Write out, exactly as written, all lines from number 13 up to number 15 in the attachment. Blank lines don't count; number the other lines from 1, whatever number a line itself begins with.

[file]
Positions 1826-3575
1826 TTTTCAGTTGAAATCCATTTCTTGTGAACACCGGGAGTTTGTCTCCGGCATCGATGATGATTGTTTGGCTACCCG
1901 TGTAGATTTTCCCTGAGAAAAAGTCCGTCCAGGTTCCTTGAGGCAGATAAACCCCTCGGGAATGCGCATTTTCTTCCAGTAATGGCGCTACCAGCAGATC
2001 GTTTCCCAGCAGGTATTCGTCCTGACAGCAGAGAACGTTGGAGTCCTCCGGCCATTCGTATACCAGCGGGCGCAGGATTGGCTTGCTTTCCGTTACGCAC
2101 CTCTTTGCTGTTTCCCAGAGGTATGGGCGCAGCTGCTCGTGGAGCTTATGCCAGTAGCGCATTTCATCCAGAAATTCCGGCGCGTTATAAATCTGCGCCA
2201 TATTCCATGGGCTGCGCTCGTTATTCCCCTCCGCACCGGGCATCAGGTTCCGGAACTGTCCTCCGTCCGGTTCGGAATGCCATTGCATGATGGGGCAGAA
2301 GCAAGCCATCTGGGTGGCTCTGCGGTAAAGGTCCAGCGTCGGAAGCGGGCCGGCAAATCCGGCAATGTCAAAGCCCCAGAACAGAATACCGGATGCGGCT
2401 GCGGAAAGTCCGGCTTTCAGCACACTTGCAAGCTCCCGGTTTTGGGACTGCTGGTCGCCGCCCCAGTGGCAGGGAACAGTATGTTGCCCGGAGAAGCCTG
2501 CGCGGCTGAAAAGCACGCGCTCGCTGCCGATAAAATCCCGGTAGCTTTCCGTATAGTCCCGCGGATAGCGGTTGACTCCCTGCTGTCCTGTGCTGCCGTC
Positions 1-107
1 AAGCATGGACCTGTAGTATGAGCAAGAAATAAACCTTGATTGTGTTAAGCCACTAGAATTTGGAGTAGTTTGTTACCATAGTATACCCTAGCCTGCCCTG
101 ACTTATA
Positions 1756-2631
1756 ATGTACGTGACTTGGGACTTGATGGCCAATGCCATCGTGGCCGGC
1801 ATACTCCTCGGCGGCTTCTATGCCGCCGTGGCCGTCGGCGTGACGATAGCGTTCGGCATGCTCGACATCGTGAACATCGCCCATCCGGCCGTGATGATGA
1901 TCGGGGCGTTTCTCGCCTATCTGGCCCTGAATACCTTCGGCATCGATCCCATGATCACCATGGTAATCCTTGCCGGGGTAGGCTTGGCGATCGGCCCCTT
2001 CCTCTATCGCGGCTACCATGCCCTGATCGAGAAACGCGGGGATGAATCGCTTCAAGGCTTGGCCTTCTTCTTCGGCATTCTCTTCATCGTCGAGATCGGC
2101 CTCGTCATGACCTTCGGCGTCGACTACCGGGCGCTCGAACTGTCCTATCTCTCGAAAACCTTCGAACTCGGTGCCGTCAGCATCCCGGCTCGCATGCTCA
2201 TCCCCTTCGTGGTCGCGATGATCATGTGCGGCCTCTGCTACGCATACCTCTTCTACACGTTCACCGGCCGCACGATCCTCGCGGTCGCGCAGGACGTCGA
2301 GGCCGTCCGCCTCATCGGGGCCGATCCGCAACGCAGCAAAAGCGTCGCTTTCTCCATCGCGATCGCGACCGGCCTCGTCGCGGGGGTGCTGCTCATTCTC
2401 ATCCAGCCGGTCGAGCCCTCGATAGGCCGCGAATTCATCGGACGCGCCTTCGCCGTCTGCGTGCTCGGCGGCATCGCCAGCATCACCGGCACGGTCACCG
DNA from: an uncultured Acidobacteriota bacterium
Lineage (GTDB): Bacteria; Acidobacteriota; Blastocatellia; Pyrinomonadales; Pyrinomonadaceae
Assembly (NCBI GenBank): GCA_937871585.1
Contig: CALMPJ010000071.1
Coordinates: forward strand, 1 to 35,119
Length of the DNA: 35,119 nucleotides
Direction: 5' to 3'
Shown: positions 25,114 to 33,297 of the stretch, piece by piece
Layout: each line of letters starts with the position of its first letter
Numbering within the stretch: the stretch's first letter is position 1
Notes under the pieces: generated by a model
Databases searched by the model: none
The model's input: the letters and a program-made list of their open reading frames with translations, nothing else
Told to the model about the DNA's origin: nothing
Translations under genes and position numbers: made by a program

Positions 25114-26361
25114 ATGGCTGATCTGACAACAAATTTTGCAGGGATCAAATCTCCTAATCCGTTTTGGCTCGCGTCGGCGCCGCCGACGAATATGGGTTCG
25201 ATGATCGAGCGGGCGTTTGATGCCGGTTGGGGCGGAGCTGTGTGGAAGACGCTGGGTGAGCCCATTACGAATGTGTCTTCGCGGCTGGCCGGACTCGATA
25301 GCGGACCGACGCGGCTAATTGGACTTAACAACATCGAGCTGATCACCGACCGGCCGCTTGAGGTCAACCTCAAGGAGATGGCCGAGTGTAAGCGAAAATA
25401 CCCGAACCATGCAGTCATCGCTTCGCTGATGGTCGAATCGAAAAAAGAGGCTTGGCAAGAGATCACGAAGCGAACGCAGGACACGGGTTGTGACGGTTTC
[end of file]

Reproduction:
Positions 1756-2631
1756 ATGTACGTGACTTGGGACTTGATGGCCAATGCCATCGTGGCCGGC
1801 ATACTCCTCGGCGGCTTCTATGCCGCCGTGGCCGTCGGCGTGACGATAGCGTTCGGCATGCTCGACATCGTGAACATCGCCCATCCGGCCGTGATGATGA